Tuesday, February 14, 2012

New toys

Really knitting is just arranging yarn with sticks, nothing more. I know that in times gone by knitters worked with quite primitive sticks, smoothed twigs, or wires ... or bone shapped and smoothed to the sizes needed. In theory a good knitter is a good knitter and the needles are much less important than the knowledge or the yarn used. But in practice - good well made elegant tools are always nice to use. I perfer to use materials and equipment that just works well, that way I can get on with the process of knitting (or writing, or working, or stitching, or drawing, or baking, or whatever it is that I'm doing).  Todays post is mostly about a new knitting toy that I've been enjoying, and a little update on the current lace project.

In the beginning when I learned to knit there were straight needles, long plastic or metal ones with stops on one end that displayed the size. I knit many things on those needles, mostly metal but sometimes plastic. Then in the mid 1980's (yes I have been knitting that long) I discovered a particular brand of knitting needle that were steel cores with a bright translucent plastic casing. I thought they were amazing - the different sizes were colour coded, and when you shook one the steel core rattled. I can't even remember the brand. Latter around 2000 I discovered the online knitting community and inspired by them branched out into dpns (double pointed needles). Metals ones were available here, but soon I was ordering lovely birch dpns, and addi bamboo dpns, Lantern Moon, and even Crystal palace dpns. Each seamed nicer to use than the last and my knit kit seemed to be constantly upgraded as I found better and nicer tools. I read about circular needles - so I bought some, and even invested in a set of interchangeable Denise  circular needles. I felt so prepared for knitting anything. I'd discovered knitting in the round and this set let me do that. Of course the Denise set also tended to come adrift at odd moments and didn't have needles small enough to knit socks. I tried to magic loop socks but really didn't find it a pleasant process.

Finally some one took pity on me and offered to send me 'good' circular needles to try - I accepted and was sent a pair of KnitPicks 2.25mm sock needles. Wow! I finally understood that the quality of the join, how smooth and flexible it was made all the difference in how easy a circular needle was to use. The better the join, the smoother it was, the more flexible the cable was, all that contributed to a nicer to use needle. Around that time KnitPicks launched their interchangeable needle set, and I meet two local knitters who had brought sets back from the States. I was in awe at the pointy tips, the flexible cables and the secure way it all fitted together. I sold my Denise set to fund a full set of Knit-picks interchangeable circulars complete with binder (they called it the Options set but don't offer it with the binder anymore), had Bear call in professional favors to forward ship the order from a US address to a NZ address (KnitPicks wouldn't ship outside of the US) and paid a small fortune in shipping - but I was happy. A few years latter  KnitPicks were available in New Zealand, and I picked up extra cables and wooden harmony tips. I thought I was set, the needles were all I could ask of a knitting tool, flexible cables, pointy tips, secure join, and several kinds of materials to choose from (metal, wood and plastic) all in a neat zip up folder.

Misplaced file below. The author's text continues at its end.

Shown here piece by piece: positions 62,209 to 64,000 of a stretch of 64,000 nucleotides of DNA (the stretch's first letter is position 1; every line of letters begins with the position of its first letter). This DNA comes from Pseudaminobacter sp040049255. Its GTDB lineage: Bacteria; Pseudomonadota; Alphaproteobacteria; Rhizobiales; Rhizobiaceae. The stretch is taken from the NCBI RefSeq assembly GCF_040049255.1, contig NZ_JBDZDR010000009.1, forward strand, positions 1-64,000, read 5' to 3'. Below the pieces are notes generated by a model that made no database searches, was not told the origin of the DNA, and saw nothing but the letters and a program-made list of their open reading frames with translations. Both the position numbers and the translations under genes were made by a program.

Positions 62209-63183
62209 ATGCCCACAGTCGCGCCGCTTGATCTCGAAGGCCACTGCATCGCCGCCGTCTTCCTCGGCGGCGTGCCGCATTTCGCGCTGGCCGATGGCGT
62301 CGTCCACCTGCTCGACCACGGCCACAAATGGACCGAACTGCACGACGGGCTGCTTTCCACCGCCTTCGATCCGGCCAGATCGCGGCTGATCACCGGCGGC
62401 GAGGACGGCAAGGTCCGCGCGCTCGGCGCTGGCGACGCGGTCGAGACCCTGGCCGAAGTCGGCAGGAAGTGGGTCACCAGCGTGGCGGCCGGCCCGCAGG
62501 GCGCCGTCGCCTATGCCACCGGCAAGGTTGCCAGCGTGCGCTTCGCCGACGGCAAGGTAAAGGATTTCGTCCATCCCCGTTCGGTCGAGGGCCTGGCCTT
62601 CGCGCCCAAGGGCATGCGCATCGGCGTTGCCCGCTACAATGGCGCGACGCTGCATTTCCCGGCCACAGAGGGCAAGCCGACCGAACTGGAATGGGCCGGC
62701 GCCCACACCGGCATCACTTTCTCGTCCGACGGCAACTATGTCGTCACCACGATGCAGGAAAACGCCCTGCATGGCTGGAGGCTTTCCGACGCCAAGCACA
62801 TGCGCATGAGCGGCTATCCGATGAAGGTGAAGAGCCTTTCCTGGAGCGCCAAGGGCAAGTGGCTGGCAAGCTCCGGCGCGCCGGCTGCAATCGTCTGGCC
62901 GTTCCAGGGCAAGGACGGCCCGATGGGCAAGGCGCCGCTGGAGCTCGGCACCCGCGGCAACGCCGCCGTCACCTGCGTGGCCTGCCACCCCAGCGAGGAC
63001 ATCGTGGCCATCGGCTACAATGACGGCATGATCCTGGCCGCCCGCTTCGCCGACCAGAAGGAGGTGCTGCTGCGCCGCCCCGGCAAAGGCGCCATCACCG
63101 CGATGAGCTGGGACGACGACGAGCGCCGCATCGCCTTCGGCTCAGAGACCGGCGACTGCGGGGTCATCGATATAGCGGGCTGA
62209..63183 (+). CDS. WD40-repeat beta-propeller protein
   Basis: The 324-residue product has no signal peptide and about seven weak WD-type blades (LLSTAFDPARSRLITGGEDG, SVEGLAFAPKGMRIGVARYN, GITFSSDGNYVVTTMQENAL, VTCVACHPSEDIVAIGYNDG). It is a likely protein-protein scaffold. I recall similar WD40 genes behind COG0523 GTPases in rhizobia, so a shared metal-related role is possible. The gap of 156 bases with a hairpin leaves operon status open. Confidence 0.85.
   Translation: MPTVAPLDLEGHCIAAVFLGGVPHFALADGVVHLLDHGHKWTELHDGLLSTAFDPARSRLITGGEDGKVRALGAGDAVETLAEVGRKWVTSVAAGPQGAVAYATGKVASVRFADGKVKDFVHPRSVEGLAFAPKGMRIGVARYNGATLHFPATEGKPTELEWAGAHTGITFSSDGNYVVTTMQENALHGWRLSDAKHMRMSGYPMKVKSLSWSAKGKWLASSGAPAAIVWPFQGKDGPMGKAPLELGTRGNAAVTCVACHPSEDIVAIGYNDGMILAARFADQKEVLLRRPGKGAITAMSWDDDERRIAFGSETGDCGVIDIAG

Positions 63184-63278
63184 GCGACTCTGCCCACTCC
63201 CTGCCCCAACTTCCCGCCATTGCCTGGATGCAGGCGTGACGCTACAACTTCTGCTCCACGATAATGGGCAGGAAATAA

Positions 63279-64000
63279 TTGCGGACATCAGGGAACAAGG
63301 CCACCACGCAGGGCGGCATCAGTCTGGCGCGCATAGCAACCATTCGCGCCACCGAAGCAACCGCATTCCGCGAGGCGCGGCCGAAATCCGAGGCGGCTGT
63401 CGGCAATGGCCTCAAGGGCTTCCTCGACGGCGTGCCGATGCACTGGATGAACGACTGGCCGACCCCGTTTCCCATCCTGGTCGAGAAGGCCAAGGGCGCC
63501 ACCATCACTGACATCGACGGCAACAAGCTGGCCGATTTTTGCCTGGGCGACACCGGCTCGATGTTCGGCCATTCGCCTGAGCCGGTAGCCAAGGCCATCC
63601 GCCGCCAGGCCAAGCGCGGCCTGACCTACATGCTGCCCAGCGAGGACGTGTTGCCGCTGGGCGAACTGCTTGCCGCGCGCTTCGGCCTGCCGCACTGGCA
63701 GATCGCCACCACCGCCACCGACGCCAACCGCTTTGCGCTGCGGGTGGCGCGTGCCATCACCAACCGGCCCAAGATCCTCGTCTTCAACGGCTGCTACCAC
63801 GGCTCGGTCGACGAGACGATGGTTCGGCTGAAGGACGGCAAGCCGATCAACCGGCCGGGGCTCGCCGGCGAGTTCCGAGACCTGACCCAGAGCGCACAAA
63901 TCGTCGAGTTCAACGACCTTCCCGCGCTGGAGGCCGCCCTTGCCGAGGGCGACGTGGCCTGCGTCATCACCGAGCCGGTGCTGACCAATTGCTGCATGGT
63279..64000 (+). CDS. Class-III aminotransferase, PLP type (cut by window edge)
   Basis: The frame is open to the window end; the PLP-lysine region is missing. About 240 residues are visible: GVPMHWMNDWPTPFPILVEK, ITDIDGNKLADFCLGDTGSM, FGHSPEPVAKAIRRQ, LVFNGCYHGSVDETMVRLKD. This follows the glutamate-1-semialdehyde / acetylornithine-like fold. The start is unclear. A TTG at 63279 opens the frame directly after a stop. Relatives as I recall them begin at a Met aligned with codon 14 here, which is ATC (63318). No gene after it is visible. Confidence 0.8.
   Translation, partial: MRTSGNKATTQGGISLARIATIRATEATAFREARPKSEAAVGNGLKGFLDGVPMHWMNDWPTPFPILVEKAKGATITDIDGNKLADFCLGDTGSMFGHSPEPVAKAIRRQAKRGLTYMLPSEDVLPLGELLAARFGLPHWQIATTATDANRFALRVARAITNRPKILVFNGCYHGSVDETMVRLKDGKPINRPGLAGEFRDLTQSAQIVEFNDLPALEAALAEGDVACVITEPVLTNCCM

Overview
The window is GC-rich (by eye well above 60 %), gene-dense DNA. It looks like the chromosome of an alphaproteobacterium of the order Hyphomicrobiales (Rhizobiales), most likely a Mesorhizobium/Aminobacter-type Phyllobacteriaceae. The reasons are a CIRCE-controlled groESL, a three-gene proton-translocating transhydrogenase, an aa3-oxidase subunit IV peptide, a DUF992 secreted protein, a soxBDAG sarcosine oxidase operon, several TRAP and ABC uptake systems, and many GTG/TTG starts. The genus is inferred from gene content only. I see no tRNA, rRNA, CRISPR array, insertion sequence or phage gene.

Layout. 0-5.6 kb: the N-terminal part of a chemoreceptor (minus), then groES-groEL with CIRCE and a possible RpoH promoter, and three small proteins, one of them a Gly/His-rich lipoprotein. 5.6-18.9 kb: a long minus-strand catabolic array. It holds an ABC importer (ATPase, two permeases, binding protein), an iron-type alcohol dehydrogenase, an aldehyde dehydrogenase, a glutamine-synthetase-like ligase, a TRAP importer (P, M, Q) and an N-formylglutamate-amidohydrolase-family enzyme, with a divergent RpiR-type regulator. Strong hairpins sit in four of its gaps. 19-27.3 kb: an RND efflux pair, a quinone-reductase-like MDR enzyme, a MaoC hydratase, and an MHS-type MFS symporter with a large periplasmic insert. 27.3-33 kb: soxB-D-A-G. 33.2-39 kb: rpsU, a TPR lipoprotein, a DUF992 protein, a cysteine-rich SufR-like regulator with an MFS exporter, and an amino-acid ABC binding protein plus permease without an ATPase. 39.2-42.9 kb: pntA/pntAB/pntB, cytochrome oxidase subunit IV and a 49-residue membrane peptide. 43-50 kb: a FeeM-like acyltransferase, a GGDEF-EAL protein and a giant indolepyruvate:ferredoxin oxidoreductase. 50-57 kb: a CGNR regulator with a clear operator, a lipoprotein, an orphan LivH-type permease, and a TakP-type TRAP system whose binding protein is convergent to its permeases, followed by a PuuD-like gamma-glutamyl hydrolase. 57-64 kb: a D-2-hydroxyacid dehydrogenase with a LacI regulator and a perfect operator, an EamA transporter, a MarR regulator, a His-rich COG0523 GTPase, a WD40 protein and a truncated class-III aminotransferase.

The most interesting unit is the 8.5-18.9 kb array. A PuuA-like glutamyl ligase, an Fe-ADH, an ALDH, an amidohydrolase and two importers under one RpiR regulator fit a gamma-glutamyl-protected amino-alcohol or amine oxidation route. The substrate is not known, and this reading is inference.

Then my local pusher was incredibly mean and showed me the latest knit kit from Hiya Hiya. I  have had Hiya Hiya needles before, little short glove needles for working the fingers, and  a few circulars. Nice I thought but not nicer than my current set up. These new Hiya Hiya circulars are amazing, I've succumbed, I ordered a set and once it arrived my other needles haven't left their zip up case.
First up the case is flat, compared to the 'other set' its tiny and yet it holds pretty much the same equipment. There are needles, in sizes from 2.75mm to 5mm, with space for at least as many more tips to fit, there are cables small enough to knit a hat and long enough to knit a large shawl, and the little grippy pads, each in its own storage area. This is so much easier to tote around and prettier with its silk cover. Inside are the tips, and each has its size etched smoothly on the tip to prevent confusion. The tips screw fit to the cables with a long thread, and are tightened using two wee grippy pads. All that is good but the best bit is ....
here, at the end of the cable there is a wee swivel. The cable swivels easily and is amazing, no more twisty curly kinks as one knits. That feature alone is one of most valuable improvements  - kink-less knitting. I guess that sounds really weird, and if you didn't knit it would be, but if you knit, and knit with circulars you know how annoying it can be when the cable builds up twist and starts to fight back. Some one at Hiya Hiya is a knitter, and not only that but a knitter who thinks about what would make knitting better ... I like that.

So I've been knitting with my HiyaHiya, a few rows here and a few rows there on my Deciduous lace shawl, and loving every bit of it.
Oh and I apologise if you now need to investigate Hiya Hiya needles, but you would rather I shared than kept them as a secret wouldn't you?

take care
na Stella


Rachelle said...

Is Morag going to be stocking the HiyaHiya kits? Cos they're not on her website and I want prices!

Shirley Goodwin said...

Well damn, now I'm going to have to investigate the Hiya Hiya needles! I thought my Denise interchangeables were the best, but I admit that the odd separation does occur. Plus I have SO many unfinished projects that the cables are all in use.....somewhere.

Knitting Linguist said...

Swivels are the best! Signature circulars have swivels, and I adore them madly. They're not interchangeable, though... :)